June 2022: All About Insulin (Part 2)

June 2022: All About Insulin (Part 2)

ViatrisWe are pleased to present the second in a three-part series on insulin sponsored by Viatris and written by Amy Hess Fischl, MS, RD, LDN, BC-ADM, CDCES. Content is provided for information only; please consult with your health care provider before making changes to your diabetes management.

In All About Insulin (Part One), we covered the basics of insulin use and the types available. This month we'll discuss how to administer and store insulin.


How is insulin administered?
Many people with diabetes who use insulin self-administer it by injecting it into the skin.

Is there one better needle size for injecting insulin?
Size does count! There are two ways to inject insulin depending upon your prescription. If you are using vials, then the only way to inject is with a syringe. There are plenty to choose from based on how much insulin they hold and the size of the needle. They usually describe syringes in terms of CAPACITY, LENGTH, and GAUGE.

Typical capacity sizes:

  • 3/10 cc – holds up to 30 units
  • 1/2 cc – holds up to 50 units
  • 1 cc – holds up to 100 units

If measuring in half-unit doses, the only syringes that have half-unit increments are 3/10 cc syringes and your prescription must be written specifying they need to be 3/10 cc half-unit increment syringes.

Insulin pens can also be used in place of vials and syringes. If you are injecting insulin via pen, pen needles must be used. Like syringes, they are single-use needles attached to the pens themselves.

Syringes and pens have various needle lengths, described in both metric and imperial, highlighting the length in millimeters and inches and the thickness or gauge. When reading the gauge of a needle, the bigger the number, the smaller the thickness, meaning it may go into the skin with less pain. For example, a 32 gauge needle is approximately 0.23-0.24 mm, the size of a human eyelash.

Typical sizes available and recommended include:

  • 4 mm (5/32”) - 31 or 32 gauge, in pen needles only
  • 5 mm (3/16”) – 31 gauge, in pen needles only
  • 6 mm (15/64”) – 31 or 32 gauge, pen needles and syringes
  • 8 mm (5/16”) – 31 gauge, pen needles and syringes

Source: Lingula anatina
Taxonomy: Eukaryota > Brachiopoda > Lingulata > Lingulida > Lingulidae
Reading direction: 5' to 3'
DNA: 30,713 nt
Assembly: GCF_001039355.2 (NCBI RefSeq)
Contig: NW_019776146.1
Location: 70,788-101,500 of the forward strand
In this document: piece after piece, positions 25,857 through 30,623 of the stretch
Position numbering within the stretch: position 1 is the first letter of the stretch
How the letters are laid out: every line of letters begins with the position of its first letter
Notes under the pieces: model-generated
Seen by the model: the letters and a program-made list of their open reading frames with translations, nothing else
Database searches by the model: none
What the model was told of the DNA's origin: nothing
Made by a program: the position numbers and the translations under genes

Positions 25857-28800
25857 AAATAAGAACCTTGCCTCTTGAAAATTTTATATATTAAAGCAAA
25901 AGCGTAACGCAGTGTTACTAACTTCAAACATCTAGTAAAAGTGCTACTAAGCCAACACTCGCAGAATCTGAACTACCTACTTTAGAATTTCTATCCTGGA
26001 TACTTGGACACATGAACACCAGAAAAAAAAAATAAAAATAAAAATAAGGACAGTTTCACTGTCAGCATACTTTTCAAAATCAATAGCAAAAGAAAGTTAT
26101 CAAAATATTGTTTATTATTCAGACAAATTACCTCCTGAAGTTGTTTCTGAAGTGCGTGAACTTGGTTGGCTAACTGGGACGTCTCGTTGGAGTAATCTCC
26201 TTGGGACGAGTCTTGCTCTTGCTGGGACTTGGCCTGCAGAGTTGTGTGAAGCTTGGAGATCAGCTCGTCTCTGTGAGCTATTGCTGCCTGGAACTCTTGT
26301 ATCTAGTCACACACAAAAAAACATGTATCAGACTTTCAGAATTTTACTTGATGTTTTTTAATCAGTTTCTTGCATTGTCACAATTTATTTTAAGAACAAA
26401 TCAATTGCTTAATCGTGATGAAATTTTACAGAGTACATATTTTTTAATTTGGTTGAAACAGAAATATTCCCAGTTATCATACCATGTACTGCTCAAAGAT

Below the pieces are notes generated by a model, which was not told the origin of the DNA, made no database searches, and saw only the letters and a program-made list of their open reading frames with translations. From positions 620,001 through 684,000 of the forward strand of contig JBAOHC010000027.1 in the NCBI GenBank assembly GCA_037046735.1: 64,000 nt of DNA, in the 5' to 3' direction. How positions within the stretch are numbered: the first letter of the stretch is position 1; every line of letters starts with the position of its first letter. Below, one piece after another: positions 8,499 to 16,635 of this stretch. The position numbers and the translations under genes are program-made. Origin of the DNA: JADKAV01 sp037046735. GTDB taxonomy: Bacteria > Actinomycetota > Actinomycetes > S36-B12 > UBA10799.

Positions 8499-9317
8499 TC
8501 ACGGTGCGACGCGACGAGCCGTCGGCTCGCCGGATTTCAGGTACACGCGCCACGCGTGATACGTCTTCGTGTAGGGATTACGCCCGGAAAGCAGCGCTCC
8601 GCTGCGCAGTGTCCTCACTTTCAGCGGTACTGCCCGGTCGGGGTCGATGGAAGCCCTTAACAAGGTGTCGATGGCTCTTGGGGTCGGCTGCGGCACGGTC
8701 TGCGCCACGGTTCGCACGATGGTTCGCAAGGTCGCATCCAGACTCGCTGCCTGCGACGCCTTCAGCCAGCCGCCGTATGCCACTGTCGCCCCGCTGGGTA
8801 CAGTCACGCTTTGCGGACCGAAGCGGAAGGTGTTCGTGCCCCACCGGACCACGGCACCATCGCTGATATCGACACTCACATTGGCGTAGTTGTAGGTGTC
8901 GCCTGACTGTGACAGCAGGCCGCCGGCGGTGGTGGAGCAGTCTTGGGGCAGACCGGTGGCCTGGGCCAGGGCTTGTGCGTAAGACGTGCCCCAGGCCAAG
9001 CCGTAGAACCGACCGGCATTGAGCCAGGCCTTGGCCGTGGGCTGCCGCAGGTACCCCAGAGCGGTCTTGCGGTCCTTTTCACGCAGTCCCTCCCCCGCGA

What needle size should I choose, and what technique should I use when injecting?
Some research on injections did illustrate interesting points regarding how to inject and key recommendations on choosing the length and gauge of needles. Early research regarding the size of syringes confirmed that shorter needle lengths, like 6mm, had no detrimental effect on overall glucose management in individuals with higher BMI.1 The average skin thickness across the four most common injection sites, the stomach, thighs, butt, and arms, is only 2.0 to 2.5 mm. Based on this information, it is unnecessary to have a needle much longer than this to inject insulin into the subcutaneous layer safely.2

Also, consensus recommendations for insulin delivery were published by clinicians participating in the Forum for Injection Technique and Therapy: Expert Recommendations (FITTER) workshop conducted in October 2015. FITTER was a series of workshops on insulin delivery, and the recommendations are largely based on the results of the most recent Injection Technique Questionnaire (ITQ) survey conducted in 2014–2015.

The questionnaire and workshop concluded that the 4 mm needle and the 6 mm syringe inserted at a 90-degree angle are long enough to go through the skin and enter the subcutaneous fat with little risk of accidentally injecting into the muscle. (Subcutaneous fat is the best place to inject insulin for consistency in how it should work). The consensus recommendation stated that the 4 mm should be considered the safest pen needle, and the 6 mm should be considered the safest syringe for adults and children regardless of age, sex, ethnicity, or body mass index. For most, the needle should not be inserted at an angle. However, the injection should be given at a 90-degree angle in children and very thin adults once the skin is pinched up. Everyone else can inject without pinching at all.3